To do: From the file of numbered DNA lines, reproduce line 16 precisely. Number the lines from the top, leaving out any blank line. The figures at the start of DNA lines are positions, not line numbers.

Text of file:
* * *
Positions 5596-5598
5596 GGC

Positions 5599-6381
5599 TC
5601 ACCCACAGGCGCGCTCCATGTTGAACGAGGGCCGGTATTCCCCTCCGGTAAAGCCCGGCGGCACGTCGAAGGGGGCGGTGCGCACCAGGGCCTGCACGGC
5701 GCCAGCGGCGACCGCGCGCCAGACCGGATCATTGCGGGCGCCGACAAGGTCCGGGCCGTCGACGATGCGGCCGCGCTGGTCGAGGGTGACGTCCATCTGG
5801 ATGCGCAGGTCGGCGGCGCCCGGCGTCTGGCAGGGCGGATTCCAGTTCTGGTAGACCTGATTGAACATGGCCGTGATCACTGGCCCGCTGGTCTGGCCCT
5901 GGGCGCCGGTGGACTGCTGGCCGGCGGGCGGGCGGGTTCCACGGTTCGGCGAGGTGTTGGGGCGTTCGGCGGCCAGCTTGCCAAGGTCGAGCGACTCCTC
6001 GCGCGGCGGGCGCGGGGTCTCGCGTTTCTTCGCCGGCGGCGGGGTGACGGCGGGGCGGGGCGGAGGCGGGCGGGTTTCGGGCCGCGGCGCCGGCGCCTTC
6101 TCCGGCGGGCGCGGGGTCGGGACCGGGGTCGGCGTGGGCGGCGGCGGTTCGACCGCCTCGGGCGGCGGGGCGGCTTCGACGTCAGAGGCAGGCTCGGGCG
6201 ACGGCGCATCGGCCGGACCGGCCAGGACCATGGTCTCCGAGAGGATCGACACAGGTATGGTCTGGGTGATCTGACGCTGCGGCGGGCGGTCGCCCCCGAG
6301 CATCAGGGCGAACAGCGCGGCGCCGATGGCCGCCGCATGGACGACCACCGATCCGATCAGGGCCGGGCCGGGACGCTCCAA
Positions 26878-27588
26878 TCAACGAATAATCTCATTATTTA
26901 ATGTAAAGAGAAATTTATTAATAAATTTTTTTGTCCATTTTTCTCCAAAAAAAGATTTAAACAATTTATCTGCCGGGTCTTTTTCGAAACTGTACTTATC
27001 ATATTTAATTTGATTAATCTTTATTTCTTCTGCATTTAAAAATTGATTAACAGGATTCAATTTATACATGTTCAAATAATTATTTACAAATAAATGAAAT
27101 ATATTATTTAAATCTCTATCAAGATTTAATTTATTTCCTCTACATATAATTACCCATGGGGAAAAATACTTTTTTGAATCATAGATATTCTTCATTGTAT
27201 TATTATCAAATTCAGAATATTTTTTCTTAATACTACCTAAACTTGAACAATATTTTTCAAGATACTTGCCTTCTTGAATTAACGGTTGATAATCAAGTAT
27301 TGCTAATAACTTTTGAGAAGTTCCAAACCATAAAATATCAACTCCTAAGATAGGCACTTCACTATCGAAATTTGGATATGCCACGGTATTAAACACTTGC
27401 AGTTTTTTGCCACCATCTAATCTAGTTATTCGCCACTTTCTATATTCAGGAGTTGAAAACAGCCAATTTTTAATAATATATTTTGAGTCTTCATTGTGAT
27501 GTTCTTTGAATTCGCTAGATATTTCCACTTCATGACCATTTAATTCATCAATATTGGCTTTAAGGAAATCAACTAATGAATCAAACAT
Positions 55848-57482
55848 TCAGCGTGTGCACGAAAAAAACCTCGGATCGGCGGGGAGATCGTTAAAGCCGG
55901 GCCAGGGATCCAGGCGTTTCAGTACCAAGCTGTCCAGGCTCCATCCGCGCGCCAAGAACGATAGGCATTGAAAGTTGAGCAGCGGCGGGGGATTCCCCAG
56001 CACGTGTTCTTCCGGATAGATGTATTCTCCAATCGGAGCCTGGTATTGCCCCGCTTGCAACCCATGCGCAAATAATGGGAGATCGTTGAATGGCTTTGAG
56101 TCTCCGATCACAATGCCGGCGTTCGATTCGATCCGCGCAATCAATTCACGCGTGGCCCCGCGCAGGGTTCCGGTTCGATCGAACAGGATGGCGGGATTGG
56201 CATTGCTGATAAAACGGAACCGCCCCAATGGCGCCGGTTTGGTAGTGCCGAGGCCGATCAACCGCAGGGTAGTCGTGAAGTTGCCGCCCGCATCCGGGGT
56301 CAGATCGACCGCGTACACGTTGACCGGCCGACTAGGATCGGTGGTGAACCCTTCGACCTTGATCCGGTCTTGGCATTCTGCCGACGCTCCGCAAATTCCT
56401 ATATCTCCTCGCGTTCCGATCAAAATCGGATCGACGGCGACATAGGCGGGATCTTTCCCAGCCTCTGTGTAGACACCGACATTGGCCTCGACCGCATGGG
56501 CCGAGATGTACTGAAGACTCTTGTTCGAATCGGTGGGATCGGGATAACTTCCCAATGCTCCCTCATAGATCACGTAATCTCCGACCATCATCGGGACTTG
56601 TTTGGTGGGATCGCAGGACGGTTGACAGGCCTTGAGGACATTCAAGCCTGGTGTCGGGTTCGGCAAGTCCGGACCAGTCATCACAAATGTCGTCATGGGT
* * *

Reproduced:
27001 ATATTTAATTTGATTAATCTTTATTTCTTCTGCATTTAAAAATTGATTAACAGGATTCAATTTATACATGTTCAAATAATTATTTACAAATAAATGAAAT